1. re: Sherri

                    The moderators will probably struggle all season with the topic of heirloom tomatoes and other veggies since they are so hot right now. This really crosses the line from Pure Food into gardening knowledge which isn't always appropriate for this board. Unfortunately, people who garden know the difference and some folks who are just starting to look for heirloom veggies aren't sure what is and isn't heirloom.
                    In my own garden and in the markets, I go for what tastes great and what I can grow successfully. If consumers are looking for "heirlooms" and aren't sure what that actually means, it's easy to get ripped off. They might not buy non-heirloom varieties that are fabulous or get stuck with inferior produce just because someone says it's heirloom.
                    Sometimes this makes my head hurt. Should we send the mods some asprin?

        2. Some do; some don't. The posh sounding word "heirloom" just means that it is supposedly an "old time" tomato dating from before everything was bred for mass marketing.

          Some of them are beautiful, or at least interesting, to look at. But don't be misled and do some research before spending lots of money or investing much gardening time.

          First of all, heirloom varieties don't all taste the same. We went to an heirloom tomato festival and tasted at least a dozen varieties, all grown by small local farmers. Some were delicious out of hand, but others definitely were not.

          It seems that some taste good only with certain types of dressings/accompaniments, or only when cooked. And some heirloom varieties simply don't taste good - ever. So be sure the varieties you choose will meet your needs. The look so distinctive that it is easy to identify varieties from pictures.

          Having said all of this, here's a warning. The produce manager at one Toronto supermarket said their heirlooms came from their regular tomato suppliers. They did NOT include some wonderful tasting varieties that couldn't be shipped easily without damage. He said he can no more get ripe, fragile heirlooms that he can get the easily available sweet million cherry tomatoes (which crush or burst before they can be sold).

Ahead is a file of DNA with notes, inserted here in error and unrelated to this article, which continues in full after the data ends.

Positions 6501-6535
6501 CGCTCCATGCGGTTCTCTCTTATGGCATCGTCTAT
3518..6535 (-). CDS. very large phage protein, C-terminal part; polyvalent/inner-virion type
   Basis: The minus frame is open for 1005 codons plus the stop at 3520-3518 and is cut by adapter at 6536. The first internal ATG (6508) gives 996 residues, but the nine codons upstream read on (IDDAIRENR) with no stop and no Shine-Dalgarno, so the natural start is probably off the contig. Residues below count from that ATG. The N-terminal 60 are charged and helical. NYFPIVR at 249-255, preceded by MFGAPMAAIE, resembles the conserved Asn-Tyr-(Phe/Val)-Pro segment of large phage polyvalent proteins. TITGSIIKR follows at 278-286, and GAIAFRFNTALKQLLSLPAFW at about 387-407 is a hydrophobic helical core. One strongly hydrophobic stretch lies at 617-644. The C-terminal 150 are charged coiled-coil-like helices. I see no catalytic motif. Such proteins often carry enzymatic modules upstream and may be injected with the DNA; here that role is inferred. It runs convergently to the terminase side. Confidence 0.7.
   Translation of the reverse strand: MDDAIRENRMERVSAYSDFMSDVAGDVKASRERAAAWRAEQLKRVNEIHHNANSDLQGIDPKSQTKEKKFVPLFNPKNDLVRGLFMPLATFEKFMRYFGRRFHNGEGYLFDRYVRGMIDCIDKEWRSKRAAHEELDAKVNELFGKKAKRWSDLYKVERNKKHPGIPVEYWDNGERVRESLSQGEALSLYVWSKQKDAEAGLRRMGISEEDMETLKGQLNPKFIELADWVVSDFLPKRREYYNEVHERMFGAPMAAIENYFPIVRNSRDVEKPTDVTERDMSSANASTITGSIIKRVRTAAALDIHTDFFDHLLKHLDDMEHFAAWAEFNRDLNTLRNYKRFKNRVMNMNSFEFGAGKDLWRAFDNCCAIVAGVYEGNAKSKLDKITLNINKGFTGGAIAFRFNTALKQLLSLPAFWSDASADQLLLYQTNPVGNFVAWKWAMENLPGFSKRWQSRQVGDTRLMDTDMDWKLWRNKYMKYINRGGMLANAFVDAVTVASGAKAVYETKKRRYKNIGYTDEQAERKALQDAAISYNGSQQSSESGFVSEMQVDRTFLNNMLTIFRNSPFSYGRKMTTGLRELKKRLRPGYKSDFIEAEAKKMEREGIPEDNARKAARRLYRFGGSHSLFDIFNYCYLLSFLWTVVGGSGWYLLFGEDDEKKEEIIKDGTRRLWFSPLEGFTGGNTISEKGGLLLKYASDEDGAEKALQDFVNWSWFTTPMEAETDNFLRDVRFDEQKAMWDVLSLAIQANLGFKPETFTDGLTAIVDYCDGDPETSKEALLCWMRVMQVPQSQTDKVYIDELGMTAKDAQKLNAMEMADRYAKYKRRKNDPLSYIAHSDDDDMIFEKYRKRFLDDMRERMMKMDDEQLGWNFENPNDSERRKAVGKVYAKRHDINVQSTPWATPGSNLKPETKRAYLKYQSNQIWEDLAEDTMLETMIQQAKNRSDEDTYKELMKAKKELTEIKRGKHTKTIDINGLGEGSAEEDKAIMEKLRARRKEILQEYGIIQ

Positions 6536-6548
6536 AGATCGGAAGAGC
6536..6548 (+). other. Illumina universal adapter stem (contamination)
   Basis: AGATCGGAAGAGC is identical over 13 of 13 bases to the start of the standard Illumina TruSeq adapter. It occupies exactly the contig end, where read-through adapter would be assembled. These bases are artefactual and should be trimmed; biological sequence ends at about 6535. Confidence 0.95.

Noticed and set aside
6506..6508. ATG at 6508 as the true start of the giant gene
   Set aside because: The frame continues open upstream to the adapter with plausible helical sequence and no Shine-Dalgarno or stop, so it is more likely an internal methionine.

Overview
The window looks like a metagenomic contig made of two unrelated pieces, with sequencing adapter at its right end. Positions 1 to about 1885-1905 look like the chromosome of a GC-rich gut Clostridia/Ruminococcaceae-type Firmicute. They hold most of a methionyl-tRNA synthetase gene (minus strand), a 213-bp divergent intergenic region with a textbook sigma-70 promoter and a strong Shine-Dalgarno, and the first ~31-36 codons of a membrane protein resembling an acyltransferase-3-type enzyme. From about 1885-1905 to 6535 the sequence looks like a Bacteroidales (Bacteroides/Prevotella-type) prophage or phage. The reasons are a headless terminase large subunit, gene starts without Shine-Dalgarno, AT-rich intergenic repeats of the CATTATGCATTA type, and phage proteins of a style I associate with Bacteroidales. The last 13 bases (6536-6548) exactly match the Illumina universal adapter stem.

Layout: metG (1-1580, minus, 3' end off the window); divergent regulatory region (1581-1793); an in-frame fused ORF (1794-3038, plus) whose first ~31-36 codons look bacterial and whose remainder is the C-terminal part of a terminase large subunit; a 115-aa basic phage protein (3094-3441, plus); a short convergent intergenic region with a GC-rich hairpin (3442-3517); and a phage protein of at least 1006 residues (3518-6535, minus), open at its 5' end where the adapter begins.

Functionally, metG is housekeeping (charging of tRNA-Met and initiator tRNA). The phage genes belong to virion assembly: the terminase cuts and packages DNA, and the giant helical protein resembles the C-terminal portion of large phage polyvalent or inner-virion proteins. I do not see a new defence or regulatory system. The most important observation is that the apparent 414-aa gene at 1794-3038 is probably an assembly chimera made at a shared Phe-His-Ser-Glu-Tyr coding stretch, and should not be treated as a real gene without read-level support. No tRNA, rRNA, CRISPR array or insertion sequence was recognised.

So, if they sell, we may be entering an era of "mass market heirlooms" that deliver the same old unripe gassed tomatoes in a different looking and more expensive package.

          1. Many heirloom tomatoes have exceptional taste, but there are some duds as well. Since most commercial growers prefer hybrids bred for uniform size, ripening and disease resistance, you won't find many heirlooms in common groceries. It is not hard, and is very satisfying to grow them yourself.

            For authoritative information on heirlooms, I would highly recommend Dr. Carolyn Male's book "100 Heirloom Tomatoes for the American Garden", as well as the tomato forum at

            1. I've experimented with a variety of tomatoes, and have decided the main problem with store tomatoes is not that they're commercial varieties, but that they are picked while unripe. Heirloom varieties are prone to cracking and disease. I settled on Early Girl, which has an extraordinarily long growing season whre I live (Sonoma County, Calif.) and tastes great. But seeds are cheap, so why not do some experimenting of your own? Good luck.

              1. For many years I started all my own vegetable seeds. For my favorite tomato, although I had a variety, I choose "Dona." It is a French market variety, F1 Hybrid, very disease resistant, tasty, with just the right acid to sugar ratio, indeterminate ( keeps on growing). It is smaller than say the Brandywine, but larger than the cherry varieties. I used to buy it from Seeds of Change but notice they no longer carry it. If you're interested - Google.

                1. I share friend's large garden in north central MA. We grow both hybrids and heirlooms. They are both good, and there are far fewer problems with the hybrids, especially in lousy weather. BUT, my favorites for flavor are the heirlooms. For some reason Brandywine has never wowed me, maybe it's the site. I love Black Prince and Green Zebra and, most especially, Persimmon, which is a huge orange tomato that's prone to cracking, blossom end rot, being munched by critters, vines splitting under the weight, you name it... but by god it's good. Give heirlooms a try but don't drop the hybrids. I'd do some research on what grows best where you are.